ATLANTA -- The produce department has traditionally been the destination for consumers looking to eat healthy. But to date, retailers implementing whole health programs in their stores have passed it over in favor of the pharmacy, according to experts at Fresh Summit '99 here, the annual convention of the Newark, Del.-based Produce Marketing Association.
On the face of it, this decision to make pharmacy the lead might seem logical, given the quasi-medical nature of the whole-health movement. But not all stores have pharmacies, and furthermore, they only generate an average 3% of total-store sales, while produce contributes a minimum of 10%, according to Bill Bishop, president of Willard Bishop Consulting, Barrington, Ill.
"I haven't yet seen one company with a produce executive who has taken the lead in this area, even though their department has the most to gain, the most benefits to offer and the most excitement to [promote]," he said.
To remedy this situation, Bishop proposed five strategies retailers can adopt that positions produce more prominently within the whole-health umbrella.
"Fresh fruits and vegetables are probably the number-one dietary lifestyle change a person can make to enhance their health condition for protection against virtually any of the health or wellness issues they should be concerned with," he said.
Yet, the emphasis continues to be on other products, like supplements, he noted. To get produce back in its rightful place as the easiest way for consumers to improve health, retailers must first develop an assortment strategy that satisfies the requirements of their target-oriented shopper.
In produce, this is relatively simple, since the health benefits of fruits and vegetables have long been known. This is true of both organic and conventional items, he added. The debate over the harmful effects of pesticides is secondary; the idea is to focus on the overall benefits of increased produce consumption.
While there are studies and books that back this all up, what is lacking is a single source of authoritative information at store level. Here, a properly eductaed pharmacist can play a key role, and act as an ideal way to guide consumers to all the varieties of "natural" health solutions available in produce, Bishop said.
"You're seeing clinical exchanges here, between the pharmacist and people visiting the pharmacy, with advice, counselling the consumer on which fruits and vegetables fit their particular set of circumstances," he said. "If those products are not available, the consumer concerned with diabetes, hypertension or whatever the disease, may not find that store the place to go."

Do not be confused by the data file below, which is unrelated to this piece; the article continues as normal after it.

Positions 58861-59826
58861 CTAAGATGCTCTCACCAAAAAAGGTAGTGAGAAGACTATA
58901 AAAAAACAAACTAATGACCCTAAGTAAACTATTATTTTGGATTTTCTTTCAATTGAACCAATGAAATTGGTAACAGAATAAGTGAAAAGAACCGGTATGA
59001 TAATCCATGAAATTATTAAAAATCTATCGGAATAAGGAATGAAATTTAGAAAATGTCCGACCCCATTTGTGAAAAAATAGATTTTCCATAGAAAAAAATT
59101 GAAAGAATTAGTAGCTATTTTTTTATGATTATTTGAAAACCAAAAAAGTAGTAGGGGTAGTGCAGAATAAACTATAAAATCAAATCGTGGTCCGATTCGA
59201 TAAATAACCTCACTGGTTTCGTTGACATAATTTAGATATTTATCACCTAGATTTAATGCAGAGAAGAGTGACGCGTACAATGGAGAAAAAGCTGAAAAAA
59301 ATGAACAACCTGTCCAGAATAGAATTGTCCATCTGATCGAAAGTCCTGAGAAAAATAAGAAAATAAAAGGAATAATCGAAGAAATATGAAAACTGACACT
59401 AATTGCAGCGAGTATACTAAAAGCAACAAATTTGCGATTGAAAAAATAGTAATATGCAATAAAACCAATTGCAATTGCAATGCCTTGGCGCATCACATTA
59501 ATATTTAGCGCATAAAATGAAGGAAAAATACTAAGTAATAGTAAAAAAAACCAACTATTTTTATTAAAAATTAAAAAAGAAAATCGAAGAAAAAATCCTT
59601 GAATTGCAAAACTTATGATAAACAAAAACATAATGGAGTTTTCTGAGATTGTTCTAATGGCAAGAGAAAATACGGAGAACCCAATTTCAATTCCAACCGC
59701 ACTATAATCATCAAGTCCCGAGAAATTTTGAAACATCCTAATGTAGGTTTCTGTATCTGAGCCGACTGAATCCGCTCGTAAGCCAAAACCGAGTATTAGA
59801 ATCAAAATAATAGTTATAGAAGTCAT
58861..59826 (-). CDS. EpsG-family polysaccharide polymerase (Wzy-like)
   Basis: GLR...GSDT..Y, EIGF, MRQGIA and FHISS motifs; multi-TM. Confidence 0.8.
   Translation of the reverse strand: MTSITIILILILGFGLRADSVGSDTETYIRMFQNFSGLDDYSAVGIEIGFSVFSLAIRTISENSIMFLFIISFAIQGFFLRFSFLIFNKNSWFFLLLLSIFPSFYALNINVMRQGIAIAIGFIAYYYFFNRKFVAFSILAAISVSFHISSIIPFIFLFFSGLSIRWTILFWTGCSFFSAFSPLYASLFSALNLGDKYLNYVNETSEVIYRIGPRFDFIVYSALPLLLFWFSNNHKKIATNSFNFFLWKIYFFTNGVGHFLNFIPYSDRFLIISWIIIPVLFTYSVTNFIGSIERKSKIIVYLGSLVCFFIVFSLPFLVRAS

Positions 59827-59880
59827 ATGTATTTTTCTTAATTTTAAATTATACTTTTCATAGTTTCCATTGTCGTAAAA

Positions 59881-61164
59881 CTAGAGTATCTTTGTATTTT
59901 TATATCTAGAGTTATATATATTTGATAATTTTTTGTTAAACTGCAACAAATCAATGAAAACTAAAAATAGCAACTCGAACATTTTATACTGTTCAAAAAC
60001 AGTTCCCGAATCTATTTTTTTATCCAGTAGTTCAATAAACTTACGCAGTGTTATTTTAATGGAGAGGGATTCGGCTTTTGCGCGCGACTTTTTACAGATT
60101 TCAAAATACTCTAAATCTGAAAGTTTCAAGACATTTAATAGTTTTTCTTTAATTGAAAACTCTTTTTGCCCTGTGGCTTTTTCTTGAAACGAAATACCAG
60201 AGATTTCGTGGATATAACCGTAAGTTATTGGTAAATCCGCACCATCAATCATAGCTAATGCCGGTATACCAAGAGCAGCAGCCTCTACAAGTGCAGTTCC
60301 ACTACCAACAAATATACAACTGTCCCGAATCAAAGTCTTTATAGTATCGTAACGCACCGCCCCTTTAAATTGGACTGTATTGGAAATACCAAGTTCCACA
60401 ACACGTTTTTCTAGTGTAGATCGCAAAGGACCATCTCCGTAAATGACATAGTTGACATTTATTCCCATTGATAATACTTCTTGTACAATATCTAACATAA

Another tactic calls for stores to become a destination for health solutions. This can range from flu shots and blood-pressure screenings to a more comprehensive umbrella program that includes different applicable departments, like produce.
"I cannot tell you how many produce departments I went to and I can't find very much about health or 5 A Day," said Bishop, referring to the national campaign run by the Produce for Better Health Foundation, Wilmington, Del. "Think about your own store. What kind of statement do you make boldly that says 'We're a health connection'?"
A third emerging best practice urges retailers to develop a wellness-centered organization. Citing statistics from a study by Prevention magazine and the Food Marketing Institute, Washington, Bishop noted that 53% of shoppers rely on the advice of a staff nutritionist and 70% use the services of a natural foods expert in those stores that employ them.
"Is there an unmet consumer demand out there in retail stores, that when we move to respond to it, the consumer says thank you?," he asked.
Consumer education is a fourth strategy that has been well utilized in some areas of the store, like supplements, but perhaps not in others, like produce.
Bishop said that some retailers that have extensive, thorough information guides have gained a level of trust with consumers that keeps them coming back as repeat customers.
The final tactic, promotion, is one of the most important ones, and is listed last because the other four should be in place before this one is implemented. After all, the best promotional efforts are ineffective if there's nothing real to back them up, said Bishop.
Utilizing the popularity of the 5 A Day program is an ideal way to incorporate all five best practices into the whole-health segment, and to promote the produce department as the primary source for natural preventatives.
"Take it to the next level," said Bishop, who suggested promoting specific programs geared toward individual health conditions.
One such example Bishop provided was the "Dash Diet," which seeks to reverse mild hypertension by increasing the consumption of fruits and vegetables from the current 5-a-day minimum to seven or 8 servings per day.
Studies have shown that in those people who adopt the diet, the rate of high blood pressure was reduced an average of nearly 10%, Bishop said.